Sunday, 29 June 2008

Brighton


Our holiday has moved on to the south coast now. Our initial impression of Brighton wasn't great, as it was cool, grey and windy when we arrived, and the hotel was in a rather run-down square with peeling paint, surrounded by tower blocks and a ruined, burnt-out pier. Of course, it's not all like that. It's turned out to be a very colourful town, a strange mix of elegant and tacky, often in the same street - a bit like London crowded into a much smaller space.

I have to give a black mark to Brighton Museums. Although they charge £8.50 admission to the Royal Pavilion for tourists, they say "Filming and photography within the Royal Pavilion is not permitted anywhere in the building. However, access may be agreed for professional projects." There are already unofficial restrictions on photography in many public places (because of illogical fears over terrorism and child protection) and the last thing we need is for museum administrators to take a mean attitude. Visitors are obviously going to want to take photos and this arbitrary restriction suggests to me that they're only after our money.

On the positive side, admission to - and deckchairs on - the remaining Brighton Pier are free, and there were no restrictions on taking photos there.

Wednesday, 25 June 2008

UK Tour


I'm back in Torquay again, having last visited 32 years ago. Obviously, looking at the number of years that have passed (already) since I was last here tends to make me feel old, but it's also been an opportunity to indulge in a bit of nostalgia. When I last came here I'd only just left school. It was my first proper holiday (without the parents). My companions were two old school friends, one of whom I'm still in touch with and the other sadly not, as he now lives in a far-off country.

Amazingly enough, the place doesn't seem to have changed much since August 1976 - the year of the big drought. Although the harbour area is still looking slightly down at heel, most of the streets are very well kept and attractive, and the coastline is just as spectacular as I remembered. We had a great coastal walk today from Daddyhole Plain to Anstey's Cove, with views as fascinating as the names. We also found a good hotel and an excellent restaurant, and the weather has stayed dry, if a bit cool. I'll be rather sorry to leave when we move on to Brighton on Friday.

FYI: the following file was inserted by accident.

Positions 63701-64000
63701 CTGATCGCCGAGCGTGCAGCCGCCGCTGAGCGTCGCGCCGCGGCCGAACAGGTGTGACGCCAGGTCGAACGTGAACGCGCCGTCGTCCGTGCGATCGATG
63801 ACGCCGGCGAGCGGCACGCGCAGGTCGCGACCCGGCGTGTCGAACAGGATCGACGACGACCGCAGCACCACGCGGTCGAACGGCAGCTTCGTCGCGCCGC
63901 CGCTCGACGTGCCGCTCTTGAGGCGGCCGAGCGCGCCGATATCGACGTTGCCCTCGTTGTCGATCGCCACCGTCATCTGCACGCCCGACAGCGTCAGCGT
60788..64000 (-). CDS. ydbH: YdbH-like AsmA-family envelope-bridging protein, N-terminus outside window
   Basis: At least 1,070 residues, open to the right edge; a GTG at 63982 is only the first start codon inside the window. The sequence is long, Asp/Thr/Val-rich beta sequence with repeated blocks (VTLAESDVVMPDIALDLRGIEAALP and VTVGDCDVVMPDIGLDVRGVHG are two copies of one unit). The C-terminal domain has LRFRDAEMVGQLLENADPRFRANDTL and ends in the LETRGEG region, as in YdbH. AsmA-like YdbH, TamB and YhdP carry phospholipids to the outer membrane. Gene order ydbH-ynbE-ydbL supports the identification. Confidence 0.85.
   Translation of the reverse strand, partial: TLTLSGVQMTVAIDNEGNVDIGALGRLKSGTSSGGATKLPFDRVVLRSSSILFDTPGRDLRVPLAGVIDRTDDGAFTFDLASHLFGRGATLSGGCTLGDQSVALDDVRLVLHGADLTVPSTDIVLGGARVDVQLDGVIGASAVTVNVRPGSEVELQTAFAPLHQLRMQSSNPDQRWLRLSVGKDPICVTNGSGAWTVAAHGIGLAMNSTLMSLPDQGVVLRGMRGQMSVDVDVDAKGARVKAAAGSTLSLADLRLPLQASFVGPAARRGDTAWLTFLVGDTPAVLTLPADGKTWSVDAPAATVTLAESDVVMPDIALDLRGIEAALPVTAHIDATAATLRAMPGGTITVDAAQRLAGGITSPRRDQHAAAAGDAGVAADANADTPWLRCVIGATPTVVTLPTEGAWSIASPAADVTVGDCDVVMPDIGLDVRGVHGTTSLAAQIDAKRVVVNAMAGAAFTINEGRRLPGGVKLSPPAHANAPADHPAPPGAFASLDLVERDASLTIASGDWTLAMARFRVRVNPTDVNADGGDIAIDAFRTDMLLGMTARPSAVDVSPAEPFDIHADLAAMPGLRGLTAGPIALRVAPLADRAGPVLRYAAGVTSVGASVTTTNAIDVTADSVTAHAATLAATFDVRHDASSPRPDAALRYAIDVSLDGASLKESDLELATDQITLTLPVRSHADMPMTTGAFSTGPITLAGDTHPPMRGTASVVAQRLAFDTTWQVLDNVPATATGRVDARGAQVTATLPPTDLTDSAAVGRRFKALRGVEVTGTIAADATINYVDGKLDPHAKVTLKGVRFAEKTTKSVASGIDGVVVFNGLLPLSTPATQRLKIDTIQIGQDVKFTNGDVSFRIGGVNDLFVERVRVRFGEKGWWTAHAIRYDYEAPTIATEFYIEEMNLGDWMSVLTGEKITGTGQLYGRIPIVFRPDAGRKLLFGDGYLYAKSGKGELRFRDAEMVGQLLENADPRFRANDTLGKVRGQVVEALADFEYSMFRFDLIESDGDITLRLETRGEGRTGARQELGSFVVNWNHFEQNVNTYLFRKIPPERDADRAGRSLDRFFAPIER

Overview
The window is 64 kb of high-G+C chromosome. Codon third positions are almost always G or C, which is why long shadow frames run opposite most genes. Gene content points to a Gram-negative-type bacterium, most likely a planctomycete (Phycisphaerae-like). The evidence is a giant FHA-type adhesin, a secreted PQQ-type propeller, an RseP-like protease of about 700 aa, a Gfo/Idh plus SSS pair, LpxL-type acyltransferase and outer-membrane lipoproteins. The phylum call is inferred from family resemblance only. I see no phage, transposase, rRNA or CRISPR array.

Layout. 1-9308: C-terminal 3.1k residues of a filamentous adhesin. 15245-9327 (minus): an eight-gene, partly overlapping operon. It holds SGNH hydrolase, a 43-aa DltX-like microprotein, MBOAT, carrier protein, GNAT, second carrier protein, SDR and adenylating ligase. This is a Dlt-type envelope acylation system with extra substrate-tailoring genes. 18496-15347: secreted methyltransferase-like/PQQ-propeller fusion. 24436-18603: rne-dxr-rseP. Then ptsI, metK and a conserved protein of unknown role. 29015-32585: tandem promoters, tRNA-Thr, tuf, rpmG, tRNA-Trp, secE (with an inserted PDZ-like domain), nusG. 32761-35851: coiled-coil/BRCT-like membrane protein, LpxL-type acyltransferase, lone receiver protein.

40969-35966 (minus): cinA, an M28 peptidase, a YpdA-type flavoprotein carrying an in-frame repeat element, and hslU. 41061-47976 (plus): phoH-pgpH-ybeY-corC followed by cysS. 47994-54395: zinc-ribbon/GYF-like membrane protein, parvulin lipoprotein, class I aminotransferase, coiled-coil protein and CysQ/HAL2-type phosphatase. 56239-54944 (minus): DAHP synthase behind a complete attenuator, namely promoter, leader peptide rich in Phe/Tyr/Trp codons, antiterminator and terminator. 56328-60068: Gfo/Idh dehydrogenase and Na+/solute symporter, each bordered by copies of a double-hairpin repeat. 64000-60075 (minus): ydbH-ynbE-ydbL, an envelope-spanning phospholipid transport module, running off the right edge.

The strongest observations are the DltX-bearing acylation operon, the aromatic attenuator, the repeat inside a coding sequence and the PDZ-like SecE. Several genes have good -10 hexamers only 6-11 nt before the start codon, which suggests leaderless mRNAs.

Saturday, 7 June 2008

Nibbling at my nuts


It's nice to see that some rain and (at last) some warm weather have brought out the best in parks and gardens. I'm pleased to see a healthy number of bees buzzing around our garden, and that the local tits are keen on my nuts (fnarr fnarr) - although they don't seem to be nearly as enthusiastic about the seeds put out for them. See more (perfectly respectable!) photos on my Flickr pages.

Thursday, 5 June 2008

Tyneside Metro: 5 out of 10 - must do better

I've just spent a weekend in London, and looking at the cost of using the Tube brought home to me the shortcomings of the Tyneside Metro - specifically the cost. Using an Oyster card, each journey on the Tube costs £1.50, compared with £1.30 for a single stop up to a maximum of £2.80 on the Metro. Unlike Travelcards on the Metro, an Oyster card requires no great investment - you can charge it up with as little as £5 per time. I know that the London Underground is a vastly bigger system, but this makes me wonder how it can afford to charge lower fares when it has such enormous overheads, including staff at every station. Metro trains are almost always crowded and stop running from Newcastle city centre at about 11.45pm - in a time when we're all encouraged to use public transport, fifteen minutes earlier than they used to.

My feeling is that we have much more to complain about than users of the London Underground: infrequent, crowded and dirty trains (my 11 minute wait today at 10.30am on a Saturday is not unusual); frequent interruptions of service (part of the system has been off, I believe, every Sunday for the past several months); ticket machines that still don't take notes and very often don't work; and vandalised, graffiti-ridden stations where the No Smoking rule is regularly ignored. As the Metro system was only built in the 1970s, it doesn't have the excuse for poor service of Victorian tunnels and stations. About the only respect in which the Metro scores over the Tube is that the stations are smaller and easier to navigate than the Tube.

So why is this?

I reckon the answer is in how the Metro is managed. In the early years a couple of short-sighted and naive decisions were made, and we're all suffering for them now. 1) Having no customer services staff at any stations. Obviously this was done on cost grounds, but it may have backfired in the extra vandalism and fare dodging that has happened ever since. 2) Removing ticket barriers. How the Management could have failed to see the consequences of this is beyond me: an epidemic of fare-dodging. From anecdotal evidence and seeing how many people have tickets when inspectors come onto trains I reckon that, despite the official figures, fare-dodging is probably running at around 40%. Hence the honest ones are made to pay for the dishonest ones and the failure of the Metro management. There was a Press Release some time ago announcing that new barriers and ticket machines are coming, but without any details. So just when will we get these? Sadly, this lack of information is symptomatic of the disregard that Metro management often seems to have for its customers.